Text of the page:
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Regulation

Comcast's Cohen: Define Internet Fast Lanes

Comcast Executive Vice President David Cohen is certainly earning his pay these days.

Taking advantage of another forum to state his company's case on the open Internet debate, Cohen spoke at the inaugural MoffettNathanson Media & Communications Summit Wednesday morning. Covering issues that included paid prioritization, the interconnection market, usage-based billing, and market consolidation, Cohen made it clear that Comcast Corp. (Nasdaq: CMCSA, CMCSK) believes it is not only following the legal guidelines imposed by US regulators, but also the principles of the government's open Internet policy.

Federal Communications Commission (FCC) Chairman Tom Wheeler provoked an immediate and largely negative reaction last month when he proposed letting broadband providers create network "fast lanes" for bandwidth-hogging Internet video companies such as Netflix Inc. (Nasdaq: NFLX). But Cohen cautioned that the definition of a fast lane hasn't even been determined yet. (See Edgewater Reanimated by $5M for SDN/NFV.)

"We are not sure we know what paid prioritization, or what a fast lane is. No one's defined that," he said in this morning's conversation with telecom analyst Craig Moffett.

Moffett then clarified that Comcast's current commitment -- under the conditions that it accepted in exchange for approval of its acquisition of NBC Universal -- doesn't take paid prioritization into account at all. Cohen agreed. "Whatever it is," he said, "we're allowed to do it."

While Cohen was definitive about following the letter of the law, he was also careful to emphasize that Comcast isn't trying to get away with anything that goes against the spirit of the open Internet. He pointed out that even if strict Title II regulations were imposed on the broadband market, there would still be nothing to prohibit operators from providing different levels of service to different types of customers, just as they currently do when differentiating between business and residential subscribers. The premise of offering different types of service, in Cohen's view, doesn't violate the open Internet doctrine.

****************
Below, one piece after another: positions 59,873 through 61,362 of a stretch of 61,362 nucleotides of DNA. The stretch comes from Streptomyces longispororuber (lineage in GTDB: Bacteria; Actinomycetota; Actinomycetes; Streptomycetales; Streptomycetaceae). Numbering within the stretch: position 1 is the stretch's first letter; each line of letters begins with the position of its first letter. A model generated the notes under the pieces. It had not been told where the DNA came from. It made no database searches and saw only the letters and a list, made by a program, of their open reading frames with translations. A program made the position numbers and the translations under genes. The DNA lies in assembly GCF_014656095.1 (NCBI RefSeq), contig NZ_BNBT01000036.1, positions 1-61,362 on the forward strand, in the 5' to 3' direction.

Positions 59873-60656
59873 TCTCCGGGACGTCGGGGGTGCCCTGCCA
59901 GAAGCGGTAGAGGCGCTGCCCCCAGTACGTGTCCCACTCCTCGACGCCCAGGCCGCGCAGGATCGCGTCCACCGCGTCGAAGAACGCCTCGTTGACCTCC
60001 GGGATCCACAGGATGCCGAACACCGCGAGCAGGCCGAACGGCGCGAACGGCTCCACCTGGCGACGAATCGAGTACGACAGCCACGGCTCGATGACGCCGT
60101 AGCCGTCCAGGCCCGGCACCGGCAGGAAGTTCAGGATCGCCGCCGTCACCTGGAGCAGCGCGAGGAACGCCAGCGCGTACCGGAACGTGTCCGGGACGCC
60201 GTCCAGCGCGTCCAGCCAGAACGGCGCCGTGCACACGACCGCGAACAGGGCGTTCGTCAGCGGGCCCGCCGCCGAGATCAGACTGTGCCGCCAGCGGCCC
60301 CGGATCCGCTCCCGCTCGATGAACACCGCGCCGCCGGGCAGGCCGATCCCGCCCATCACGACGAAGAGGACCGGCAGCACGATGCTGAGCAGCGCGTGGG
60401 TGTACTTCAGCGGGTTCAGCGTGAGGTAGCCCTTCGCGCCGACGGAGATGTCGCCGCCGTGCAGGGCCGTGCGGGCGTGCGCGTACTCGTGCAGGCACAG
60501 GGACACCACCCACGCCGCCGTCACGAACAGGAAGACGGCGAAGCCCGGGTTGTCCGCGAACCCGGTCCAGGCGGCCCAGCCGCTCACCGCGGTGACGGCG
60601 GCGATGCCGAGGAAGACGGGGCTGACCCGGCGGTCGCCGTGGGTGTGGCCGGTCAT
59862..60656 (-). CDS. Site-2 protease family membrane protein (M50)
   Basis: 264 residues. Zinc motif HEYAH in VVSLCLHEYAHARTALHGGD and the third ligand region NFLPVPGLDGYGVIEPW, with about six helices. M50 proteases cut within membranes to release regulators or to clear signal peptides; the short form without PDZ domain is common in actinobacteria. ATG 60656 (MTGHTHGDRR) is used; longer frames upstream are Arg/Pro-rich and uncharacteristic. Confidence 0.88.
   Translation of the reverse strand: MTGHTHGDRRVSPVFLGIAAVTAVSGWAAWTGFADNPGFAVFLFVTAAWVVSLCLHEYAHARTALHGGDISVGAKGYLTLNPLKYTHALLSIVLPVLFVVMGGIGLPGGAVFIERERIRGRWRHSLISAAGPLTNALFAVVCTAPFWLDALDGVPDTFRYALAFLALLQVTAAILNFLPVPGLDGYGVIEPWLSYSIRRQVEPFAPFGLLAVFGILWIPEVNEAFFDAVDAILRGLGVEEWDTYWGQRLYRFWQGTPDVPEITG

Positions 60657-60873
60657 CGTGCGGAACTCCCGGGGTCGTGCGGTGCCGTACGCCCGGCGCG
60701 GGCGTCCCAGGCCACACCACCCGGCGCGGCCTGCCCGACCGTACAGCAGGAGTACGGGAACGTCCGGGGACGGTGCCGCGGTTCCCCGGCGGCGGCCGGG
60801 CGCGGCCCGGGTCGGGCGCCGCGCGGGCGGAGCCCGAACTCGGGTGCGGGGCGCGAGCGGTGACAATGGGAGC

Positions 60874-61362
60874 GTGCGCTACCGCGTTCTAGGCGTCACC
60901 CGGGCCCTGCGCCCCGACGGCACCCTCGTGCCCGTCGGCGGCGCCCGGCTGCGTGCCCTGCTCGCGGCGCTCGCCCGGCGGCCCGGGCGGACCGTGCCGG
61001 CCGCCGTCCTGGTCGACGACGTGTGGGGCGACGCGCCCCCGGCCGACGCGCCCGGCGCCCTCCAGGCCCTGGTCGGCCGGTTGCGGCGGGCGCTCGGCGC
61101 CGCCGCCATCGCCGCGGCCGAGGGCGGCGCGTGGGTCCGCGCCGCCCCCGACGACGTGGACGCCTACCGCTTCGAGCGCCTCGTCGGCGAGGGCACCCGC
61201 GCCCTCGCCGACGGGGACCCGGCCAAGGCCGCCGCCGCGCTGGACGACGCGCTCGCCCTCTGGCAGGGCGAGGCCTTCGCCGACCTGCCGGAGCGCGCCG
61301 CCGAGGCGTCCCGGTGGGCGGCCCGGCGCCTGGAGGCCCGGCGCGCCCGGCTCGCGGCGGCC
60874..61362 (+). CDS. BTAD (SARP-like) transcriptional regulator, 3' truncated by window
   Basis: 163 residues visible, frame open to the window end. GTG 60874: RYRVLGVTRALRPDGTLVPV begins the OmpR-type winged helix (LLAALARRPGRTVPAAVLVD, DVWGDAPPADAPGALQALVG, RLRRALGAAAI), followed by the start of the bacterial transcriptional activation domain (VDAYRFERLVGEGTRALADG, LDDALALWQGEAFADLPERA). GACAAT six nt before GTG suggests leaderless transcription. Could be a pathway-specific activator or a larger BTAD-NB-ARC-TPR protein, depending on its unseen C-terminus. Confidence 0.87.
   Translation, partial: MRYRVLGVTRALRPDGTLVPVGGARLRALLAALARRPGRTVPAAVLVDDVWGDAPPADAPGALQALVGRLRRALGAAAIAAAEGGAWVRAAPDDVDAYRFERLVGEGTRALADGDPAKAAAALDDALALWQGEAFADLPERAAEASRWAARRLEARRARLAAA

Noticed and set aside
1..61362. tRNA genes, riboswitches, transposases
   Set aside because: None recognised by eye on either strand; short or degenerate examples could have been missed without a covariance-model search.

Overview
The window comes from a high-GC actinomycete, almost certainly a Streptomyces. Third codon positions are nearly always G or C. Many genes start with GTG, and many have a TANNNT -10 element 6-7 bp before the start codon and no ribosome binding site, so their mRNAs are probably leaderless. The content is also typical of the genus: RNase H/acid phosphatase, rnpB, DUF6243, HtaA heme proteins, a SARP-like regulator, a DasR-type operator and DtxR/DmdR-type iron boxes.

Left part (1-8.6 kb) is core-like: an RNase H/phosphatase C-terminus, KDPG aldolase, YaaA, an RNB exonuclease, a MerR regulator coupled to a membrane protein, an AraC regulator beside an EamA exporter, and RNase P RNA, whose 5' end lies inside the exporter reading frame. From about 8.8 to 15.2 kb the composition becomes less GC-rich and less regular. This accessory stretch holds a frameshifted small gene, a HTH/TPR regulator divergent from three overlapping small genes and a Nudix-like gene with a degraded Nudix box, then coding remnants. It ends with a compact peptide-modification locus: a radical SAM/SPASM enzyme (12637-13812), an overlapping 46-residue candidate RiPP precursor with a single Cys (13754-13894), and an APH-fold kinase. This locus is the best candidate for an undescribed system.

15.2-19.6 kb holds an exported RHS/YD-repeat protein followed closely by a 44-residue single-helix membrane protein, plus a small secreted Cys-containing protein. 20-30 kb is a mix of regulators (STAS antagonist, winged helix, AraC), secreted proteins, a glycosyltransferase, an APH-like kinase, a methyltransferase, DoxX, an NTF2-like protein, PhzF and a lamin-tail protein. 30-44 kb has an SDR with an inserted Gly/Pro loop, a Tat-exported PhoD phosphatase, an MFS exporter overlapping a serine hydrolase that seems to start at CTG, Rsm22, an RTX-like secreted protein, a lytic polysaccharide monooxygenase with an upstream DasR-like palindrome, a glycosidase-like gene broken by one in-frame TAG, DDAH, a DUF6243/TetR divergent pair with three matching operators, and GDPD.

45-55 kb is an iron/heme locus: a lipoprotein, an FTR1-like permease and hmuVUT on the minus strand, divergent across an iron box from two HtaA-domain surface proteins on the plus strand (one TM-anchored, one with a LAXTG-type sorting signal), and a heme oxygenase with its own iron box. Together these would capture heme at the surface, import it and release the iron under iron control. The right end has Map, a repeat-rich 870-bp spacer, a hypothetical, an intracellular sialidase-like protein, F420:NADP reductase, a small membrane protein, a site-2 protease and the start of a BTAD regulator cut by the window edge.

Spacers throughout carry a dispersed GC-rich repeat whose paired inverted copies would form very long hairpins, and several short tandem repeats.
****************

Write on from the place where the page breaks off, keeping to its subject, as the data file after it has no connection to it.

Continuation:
Speculating on Wheeler's upcoming Internet regulatory rulings, Cohen also guessed that the chairman would ultimately decide that paid prioritization deals have to be determined on a case-by-case basis, with "commercially unreasonable" agreements being deemed unlawful under regulatory review.

Neither Moffett nor Cohen spoke in detail about the current battle between Internet service providers and transit providers such as Level 3 Communications Inc. (NYSE: LVLT) and Cogent Communications Holdings Inc. (Nasdaq: CCOI). Transit providers have argued that some ISPs are deliberately allowing peering points to degrade to force transit partners to pay for better service. However, Cohen did say that he believes the cost of transport should be proportionate to actual usage. He added that the right way to manage overall costs is to move to a usage-based billing model for consumers.

Comcast is currently running tests of usage-based billing in several markets, including a pilot in Atlanta that was started late last year. Cohen said that so far the Atlanta trial has had no effect on about 98% of customers. He also argued that if the model is adopted universally in the future, he believes the same trend would hold true, with very few subscribers needing to pay monthly overage fees for exceeding a capacity threshold.

The entire conversation at the MoffettNathanson event comes within the context of both Comcast's proposed acquisition of Time Warner Cable Inc. (NYSE: TWC), and the FCC's plan to consider a Notice of Proposed Rulemaking on the subject of open Internet regulations. (See FCC's Wheeler: 'Internet Will Remain an Open Pathway' and In Cable We (Anti)trust.)

Although the rhetoric level is high, there are significant issues being hashed out within the public sphere. The debate continues tomorrow at the next FCC Open Commission Meeting.

— Mari Silbey, special to Light Reading

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